The importance of good supply chain management has increased dramatically over the last decade, as organizations realize the benefits of supply chain for driving competitive edge. The biggest brands - particularly Amazon and Apple - have demonstrated to others how designing their supply chain in line with their strategic goals can boost the bottom line, and everyone is following their lead.
In order to facilitate this, supply chain leaders have had to develop new skill sets and refine old ones, as their responsibilities shift towards that of a fully fledged business partner.
A problem solver
Supply chain executives still need to be experts at managing traditional supply chain functions such as transportation and inventory management, but in order to drive the benefits of supply chain to the overall organization, they must no longer concentrate on the minutia of the supply chain. These roles must be delegated to both employees and new technologies, while executives focus on high-level problem-solving skills and creative thinking alongside the C-suite.
To do this, they must have an overview of every facet of the company that is impacted by and impacts on the supply chain so they can best identify opportunities to cut costs and improve efficiency. They must also have an overview of the entire the supply chain in order to see where they may need to work closer with partners, where they may perhaps need to change partners and initiate relationships with firms nearer their base as a result of transport costs or cheaper labor.
Maintaining good relationships with suppliers has always been vital to good supply chain management, but it has become even more complex as the world has become more globalized. Supply chain leaders need to ensure that they are in constant communication so they can help partners better execute their processes, and so that they can be aware of any delays that could have a knock-on impact down the chain, and any risks that could potentially cause delays.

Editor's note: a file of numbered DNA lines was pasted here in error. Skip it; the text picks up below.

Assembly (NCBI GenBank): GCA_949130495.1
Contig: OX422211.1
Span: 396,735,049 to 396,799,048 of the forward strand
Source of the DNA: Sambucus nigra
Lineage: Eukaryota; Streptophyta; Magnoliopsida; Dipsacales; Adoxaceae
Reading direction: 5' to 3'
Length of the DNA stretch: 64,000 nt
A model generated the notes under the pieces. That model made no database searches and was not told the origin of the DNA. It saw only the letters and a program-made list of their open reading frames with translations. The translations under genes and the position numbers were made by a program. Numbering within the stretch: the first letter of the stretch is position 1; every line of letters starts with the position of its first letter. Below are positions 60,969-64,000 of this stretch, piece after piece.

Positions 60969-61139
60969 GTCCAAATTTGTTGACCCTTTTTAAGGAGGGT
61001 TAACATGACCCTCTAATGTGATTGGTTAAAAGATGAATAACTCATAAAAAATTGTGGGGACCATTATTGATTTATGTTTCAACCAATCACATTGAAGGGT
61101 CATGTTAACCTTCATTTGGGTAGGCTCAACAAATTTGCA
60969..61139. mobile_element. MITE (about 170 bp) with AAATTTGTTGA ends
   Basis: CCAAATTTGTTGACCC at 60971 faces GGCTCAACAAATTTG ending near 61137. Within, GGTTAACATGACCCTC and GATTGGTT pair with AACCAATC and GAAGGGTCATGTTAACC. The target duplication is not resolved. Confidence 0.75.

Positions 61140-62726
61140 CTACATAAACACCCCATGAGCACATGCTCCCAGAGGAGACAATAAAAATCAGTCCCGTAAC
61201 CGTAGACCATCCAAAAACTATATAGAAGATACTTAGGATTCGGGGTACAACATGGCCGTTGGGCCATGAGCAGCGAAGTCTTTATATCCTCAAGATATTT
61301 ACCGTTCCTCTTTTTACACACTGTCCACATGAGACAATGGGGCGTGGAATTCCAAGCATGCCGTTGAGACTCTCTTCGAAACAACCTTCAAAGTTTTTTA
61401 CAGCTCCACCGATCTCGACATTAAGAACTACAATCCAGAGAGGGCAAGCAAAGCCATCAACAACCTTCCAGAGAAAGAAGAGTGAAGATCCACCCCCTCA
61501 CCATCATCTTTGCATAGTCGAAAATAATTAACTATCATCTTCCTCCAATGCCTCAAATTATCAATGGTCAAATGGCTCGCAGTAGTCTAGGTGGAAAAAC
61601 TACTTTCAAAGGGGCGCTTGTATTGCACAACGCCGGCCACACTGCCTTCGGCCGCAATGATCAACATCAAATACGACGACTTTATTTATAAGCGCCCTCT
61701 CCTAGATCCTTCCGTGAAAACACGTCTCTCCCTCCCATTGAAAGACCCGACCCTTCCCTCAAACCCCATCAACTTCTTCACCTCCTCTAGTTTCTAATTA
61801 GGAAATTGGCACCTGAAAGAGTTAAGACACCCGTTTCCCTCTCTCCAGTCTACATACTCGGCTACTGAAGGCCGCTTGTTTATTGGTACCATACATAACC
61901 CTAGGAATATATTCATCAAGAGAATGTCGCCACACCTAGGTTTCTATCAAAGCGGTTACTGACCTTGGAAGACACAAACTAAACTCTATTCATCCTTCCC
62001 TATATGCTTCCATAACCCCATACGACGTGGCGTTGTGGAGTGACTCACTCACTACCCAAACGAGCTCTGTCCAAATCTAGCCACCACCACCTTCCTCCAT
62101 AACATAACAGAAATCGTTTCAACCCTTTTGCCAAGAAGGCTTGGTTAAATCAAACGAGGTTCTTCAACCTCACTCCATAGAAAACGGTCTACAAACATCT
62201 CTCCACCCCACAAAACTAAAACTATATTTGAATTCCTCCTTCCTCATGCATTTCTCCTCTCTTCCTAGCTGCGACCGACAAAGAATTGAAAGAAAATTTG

In order to achieve mutually beneficial connections with supply chain partners, it is necessary to have an in-depth understanding of the business operations and a natural gift for relationship building. They must nurture long-term relationships with suppliers, and delegate strategic and operational capabilities to individual agents to help ensure an ongoing mutually beneficial relationship - and recognize when it is no longer mutually beneficial.
It is also vital to communicate supply chain goals across your own organization to ensure collaboration, and that the goals are aligned with the business’s entire strategy. It is all very well having a great supply chain strategy, but without full team support it is unlikely that it will be successfully executed and the whole farrago is effectively rendered meaningless.
A key business sponsor for IT
A recent Deloitte report, ‘Supply Chain Talent of the Future’, found that 95% of the supply chain leaders said advanced analytics including optimization and predictive analytics was the foremost capability of the future and that their companies either currently use them or expect to in the future. However, just 46% said they saw it as a strength today in their supply chain organizations.
The supply chain manager does not need to be an expert in IT, but they do need to work closely alongside the CIO to make sure they are using all the technology they can to drive improvements throughout the chain, and employ staff with at least an element of IT-savvy. They need to always be on top of the next-generation of technology tools, as well as implementation challenges that are part and parcel of today’s supply chain software solutions.
A Risk Manager
The latest A.T. Kearney report, ‘Is Your Luck Running Out? Managing Supply Chain Risk in Uncertain Times’, found that there was a strong understanding in supply chains of the level of latent risk, yet there was a real failure to translate this recognition into a solid plan to actually deal with them should they arise. This would suggest that supply chain leaders are forgetting some of their traditional responsibilities. This is particularly true in a global supply chain, in which there are constant risks. They now have a wealth of information coming into them, and this must be analyzed within seconds and decisions made to address issues before they arise. They must also have contingency plans in place for every possible scenario allowing them to react quickly should disaster strike.